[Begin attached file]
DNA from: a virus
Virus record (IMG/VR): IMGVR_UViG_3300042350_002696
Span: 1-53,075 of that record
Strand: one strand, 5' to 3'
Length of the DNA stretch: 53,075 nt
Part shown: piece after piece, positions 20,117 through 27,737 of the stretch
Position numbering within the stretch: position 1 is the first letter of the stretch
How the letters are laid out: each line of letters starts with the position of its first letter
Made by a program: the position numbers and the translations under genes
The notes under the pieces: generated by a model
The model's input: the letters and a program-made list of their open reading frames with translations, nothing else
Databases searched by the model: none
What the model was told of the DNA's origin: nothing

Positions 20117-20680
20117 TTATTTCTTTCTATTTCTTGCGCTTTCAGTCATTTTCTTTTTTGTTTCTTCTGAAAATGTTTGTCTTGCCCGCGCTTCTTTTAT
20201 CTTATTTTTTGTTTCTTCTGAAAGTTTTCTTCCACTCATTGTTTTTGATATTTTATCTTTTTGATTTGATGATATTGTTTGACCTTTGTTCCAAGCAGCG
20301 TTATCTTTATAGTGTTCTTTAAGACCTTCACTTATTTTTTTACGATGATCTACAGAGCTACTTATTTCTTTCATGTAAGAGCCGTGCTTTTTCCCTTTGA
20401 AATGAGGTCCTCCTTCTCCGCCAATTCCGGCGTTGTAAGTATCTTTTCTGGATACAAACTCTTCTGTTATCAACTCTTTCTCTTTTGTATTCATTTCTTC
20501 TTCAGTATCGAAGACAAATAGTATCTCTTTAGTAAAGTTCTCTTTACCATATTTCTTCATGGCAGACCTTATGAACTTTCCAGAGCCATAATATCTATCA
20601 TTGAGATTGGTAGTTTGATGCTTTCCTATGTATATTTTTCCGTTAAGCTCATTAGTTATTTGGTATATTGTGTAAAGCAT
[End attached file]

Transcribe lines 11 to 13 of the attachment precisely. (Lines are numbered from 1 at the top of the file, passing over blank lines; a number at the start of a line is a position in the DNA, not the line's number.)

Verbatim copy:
The model's input: the letters and a program-made list of their open reading frames with translations, nothing else
Databases searched by the model: none
What the model was told of the DNA's origin: nothing